EXAMPLE 17

The procedure in Example 17 was identical to that in Example 15, except that silicon carbide mixture contained 30 wt % α-phase silicon carbide powder and 70 wt % β-phase silicon carbide powder. The amounts of aluminum oxide and yttrium oxide powders were also 6.2 wt % and 3.8 wt %, respectively, of the weight of the silicon carbide powder mixture. After the sintered silicon carbide body was prepared in the same procedure as that described in Example 15, its density was measured to be 98.7% (of theoretical), and the result is summarized in Table 1.

EXAMPLE 18

The procedure in Example 12 was identical to that in Example 15, except that silicon carbide mixture contained 10 wt % α-phase silicon carbide powder and 90 wt % β-phase silicon carbide powder. The amounts of aluminum oxide and yttrium oxide powders were also 6.2 wt % and 3.8 wt %, respectively, of the weight of the silicon carbide powder mixture. After the sintered silicon carbide body was prepared in the same procedure as that described in Example 15, its density and fracture toughness were measured to be 98.7% (of theoretical) and 5.17 MPa-m0.5, respectively, and the results are summarized in Table 1.

The test results from Examples 13 through 18 also clearly manifested that outstanding improvements obtained using the novel process disclosed in the present invention.

EXAMPLES 19 THROUGH 24

The procedures in Examples 19 through 24 were identical to those described in Examples 13 through 18, respectively, except that, during the two-stage sintering treatment, the silicon carbide green body was sintered at a first sintering temperature of 1,900° C. for two hours, then at a second sintering temperature of 2,100° C. for 0.5 hours. After the sintered silicon carbide bodies were prepared their density and fracture toughness were measured and the results are summarized in Table 1. All the test results again demonstrated the outstanding improvements obtained using the novel process disclosed in the present invention. The measured densities (as percent of the theoretical density) from Examples 19-24 were 98.5%, 95.3%, 98.3%, 98.2%, 97.7%, and 97.0%, respectively; the measured flexural strengths were 383, 493, 533, 547, 507, and 542 MPa, respectively; and the measured fracture toughnesses were 5.46, 5.95, 6.04, 5.90, and 5.67, respectively (fracture toughness of Example 19 was not measured).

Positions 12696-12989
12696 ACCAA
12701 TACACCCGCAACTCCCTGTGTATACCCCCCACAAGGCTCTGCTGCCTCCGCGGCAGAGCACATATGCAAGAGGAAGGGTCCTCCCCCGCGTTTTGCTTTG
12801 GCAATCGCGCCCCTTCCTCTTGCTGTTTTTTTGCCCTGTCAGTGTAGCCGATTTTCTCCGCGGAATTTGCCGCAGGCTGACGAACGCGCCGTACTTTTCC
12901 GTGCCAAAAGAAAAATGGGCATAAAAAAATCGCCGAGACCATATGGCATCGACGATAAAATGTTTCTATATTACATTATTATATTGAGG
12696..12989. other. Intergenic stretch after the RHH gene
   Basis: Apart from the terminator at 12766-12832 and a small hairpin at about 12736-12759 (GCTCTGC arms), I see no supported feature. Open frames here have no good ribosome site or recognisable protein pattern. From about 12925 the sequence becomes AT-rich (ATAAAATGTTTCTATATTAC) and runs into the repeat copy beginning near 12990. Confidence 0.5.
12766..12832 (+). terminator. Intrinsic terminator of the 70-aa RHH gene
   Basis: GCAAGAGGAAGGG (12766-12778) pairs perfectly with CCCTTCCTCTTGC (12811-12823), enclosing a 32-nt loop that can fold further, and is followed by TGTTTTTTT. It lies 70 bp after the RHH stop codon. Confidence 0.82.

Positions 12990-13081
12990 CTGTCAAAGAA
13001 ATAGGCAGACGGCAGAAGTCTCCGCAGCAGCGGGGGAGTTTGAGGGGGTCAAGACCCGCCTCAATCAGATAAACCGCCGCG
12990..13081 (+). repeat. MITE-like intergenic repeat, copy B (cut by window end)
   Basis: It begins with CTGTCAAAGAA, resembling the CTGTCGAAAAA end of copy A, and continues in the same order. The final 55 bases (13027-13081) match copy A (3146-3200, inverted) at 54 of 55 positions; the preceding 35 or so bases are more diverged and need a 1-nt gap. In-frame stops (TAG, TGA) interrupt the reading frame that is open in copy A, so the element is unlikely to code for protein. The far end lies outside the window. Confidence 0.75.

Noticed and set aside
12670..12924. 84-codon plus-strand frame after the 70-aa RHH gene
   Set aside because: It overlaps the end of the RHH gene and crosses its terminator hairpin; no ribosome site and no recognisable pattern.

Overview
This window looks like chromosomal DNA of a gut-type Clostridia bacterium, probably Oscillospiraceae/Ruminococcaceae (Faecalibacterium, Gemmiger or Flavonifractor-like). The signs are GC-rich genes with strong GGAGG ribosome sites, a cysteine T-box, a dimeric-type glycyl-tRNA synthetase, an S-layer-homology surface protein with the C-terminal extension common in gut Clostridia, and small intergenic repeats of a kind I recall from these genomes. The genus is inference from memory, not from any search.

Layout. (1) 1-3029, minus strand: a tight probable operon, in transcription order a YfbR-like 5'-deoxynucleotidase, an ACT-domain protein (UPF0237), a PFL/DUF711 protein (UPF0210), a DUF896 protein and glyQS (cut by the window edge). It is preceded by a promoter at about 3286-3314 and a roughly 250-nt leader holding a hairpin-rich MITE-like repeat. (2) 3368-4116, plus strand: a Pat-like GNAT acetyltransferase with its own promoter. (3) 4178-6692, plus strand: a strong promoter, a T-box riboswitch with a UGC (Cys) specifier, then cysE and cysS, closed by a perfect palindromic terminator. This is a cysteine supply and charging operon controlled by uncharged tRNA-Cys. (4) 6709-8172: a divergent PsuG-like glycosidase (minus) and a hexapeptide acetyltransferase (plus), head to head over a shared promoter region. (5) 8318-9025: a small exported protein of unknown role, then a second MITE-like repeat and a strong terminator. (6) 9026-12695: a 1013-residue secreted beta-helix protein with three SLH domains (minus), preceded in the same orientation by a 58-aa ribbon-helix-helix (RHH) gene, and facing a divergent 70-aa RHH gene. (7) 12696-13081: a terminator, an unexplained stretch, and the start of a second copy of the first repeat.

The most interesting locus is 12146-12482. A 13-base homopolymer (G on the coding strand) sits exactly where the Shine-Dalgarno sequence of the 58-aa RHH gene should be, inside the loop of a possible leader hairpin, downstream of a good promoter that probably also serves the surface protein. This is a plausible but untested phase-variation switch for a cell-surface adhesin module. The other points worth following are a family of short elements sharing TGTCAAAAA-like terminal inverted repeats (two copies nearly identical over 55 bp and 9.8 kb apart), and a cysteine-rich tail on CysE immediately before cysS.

The measured fracture toughness for the silicon carbide body prepared in Example 22 (70 wt % α-phase silicon carbide powder and 30 wt % β-phase silicon carbide) was 6.04 MPa-m0.5. The fracture toughness was measured based on a precrack width of 0.15 mm. Since the apparent (i.e., measured) fracture toughness is proportional to the precrack width (and only the fracture toughness measured based on a very narrow precrack width will be closer to the true fracture toughness), this value would translate to an apparent fracture toughness of at least 9.3 MPa-m0.5, if it were measured based on a fractured width of 0.5 mm.

EXAMPLES 25 THROUGH 30